Tips for getting the 2016 vacation you want: No. 1

May, 2009: Canal barge cruise through Burgundy, France. Photos by Jane Wooldridge / ONE TIME USE ONLY.

May, 2009: Canal barge cruise through Burgundy, France. Photos by Jane Wooldridge / ONE TIME USE ONLY.

Tip 1: Update your 2016 travel datebook. 

Family wedding? Conference? Business trip? Get the dates and places onto the calendar.

Once you know when and where you’re already going, you can figure out if you want to add additional time to any of those trips, so you can leverage your travel time and airfare.

Or not. If you’re of the school that fish and family both have a three-day limit, or your annual professional conference is in West Boringsville, you can save those precious vacation days for a trip that really makes your heart sing.


Off to Antartica: Rolling through the Drake Passage

The dreaded Drake Passage keeps many people from contemplating a trip to Antartica. The sail through the Roaring Forties leadings to the Screaming Fifties (we’re talking latitude here) on to the Antarctic Convergence (where the water gets REALLY cold) and the Southern Ocean.natdeck

Night-time swells were up to 20 feet, we’re told; by day, we’re rolling (and yes, the ship and those aboard it do roll, clinging to ropes stretched across the lobby) through waves of 12 to 15 feet….what’s considered medium crossing conditions. The skies are variable, which is to say one minute hailing, the next sunny, the next so foggy you can’t see the waves outside the window, and again to snow and sun.  A scopolomine patch proves critical. The young girls (and old men) who thought they could tough it out are finding otherwise. (For me, with a patch stuck securely behind my ear, the trip is a breeze.)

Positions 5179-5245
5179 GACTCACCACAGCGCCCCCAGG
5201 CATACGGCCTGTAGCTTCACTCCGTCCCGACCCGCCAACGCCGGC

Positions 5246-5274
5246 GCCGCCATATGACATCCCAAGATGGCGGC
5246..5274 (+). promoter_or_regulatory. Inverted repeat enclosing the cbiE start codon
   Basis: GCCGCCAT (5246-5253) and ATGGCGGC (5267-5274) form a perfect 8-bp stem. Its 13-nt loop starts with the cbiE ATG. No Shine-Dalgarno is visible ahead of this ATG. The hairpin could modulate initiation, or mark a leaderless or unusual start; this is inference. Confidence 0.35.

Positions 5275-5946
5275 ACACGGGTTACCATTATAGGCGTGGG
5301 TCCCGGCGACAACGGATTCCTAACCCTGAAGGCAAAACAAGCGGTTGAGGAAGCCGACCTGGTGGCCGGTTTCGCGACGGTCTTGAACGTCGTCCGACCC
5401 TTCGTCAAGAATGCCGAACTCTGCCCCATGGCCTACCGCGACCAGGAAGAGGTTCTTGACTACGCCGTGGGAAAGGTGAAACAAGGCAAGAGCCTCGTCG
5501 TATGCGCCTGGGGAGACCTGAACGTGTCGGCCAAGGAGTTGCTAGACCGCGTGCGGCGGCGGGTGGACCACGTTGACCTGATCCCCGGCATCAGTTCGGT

In the climate controlled comfort of our 162-passenger ship, the National Geographic Explorer, we can only imagine what it might have been the Shackleton crew and those of other exploration teams to sail the Beagle Channel, heading to who knew exactly what. To be whipped by hail and snow and gusts on a sailing vessels whose canvas was already worn from the trip from Europe – these people were brazen, brave and likely nuts. What an amazing feat it was.

Here aboard our Lindblad Expeditions / National Geographic trip, we’ve got snug parkas, warming cups of hot cocoa and a photo lessons with the staff. Our biggest problem: figuring out how to get the best photographs.

No ice floes yet, but we’ve got hundreds of miles yet to steam before we hit the shores of the White Continent.

Real customer service — and a smart survey to back it up

Far too often these days, ‘customer service’ is a sad joke. Take the cable company that took three visits, 12 hours and four guys to hook up our pre-wired house earlier this week…and was accomplished only after three-plus hours on the phone with dispatch. Or the estate sales company partner who bailed on us last minute with a raft of spurious excuses (but had bandwidth to handle another estate sale elsewhere in the neighborhood on the same date that was arranged far after ours.) The city official who insisted that a previously accepted permit application be reprinted in a different order — at a cost to the tax-paying applicant of $275. The off-shore digital “help” function that can rarely provide more than additional frustration. Or the mechanized answer system at … you name the company, it doesn’t much matter. It all amounts to “dis-service.”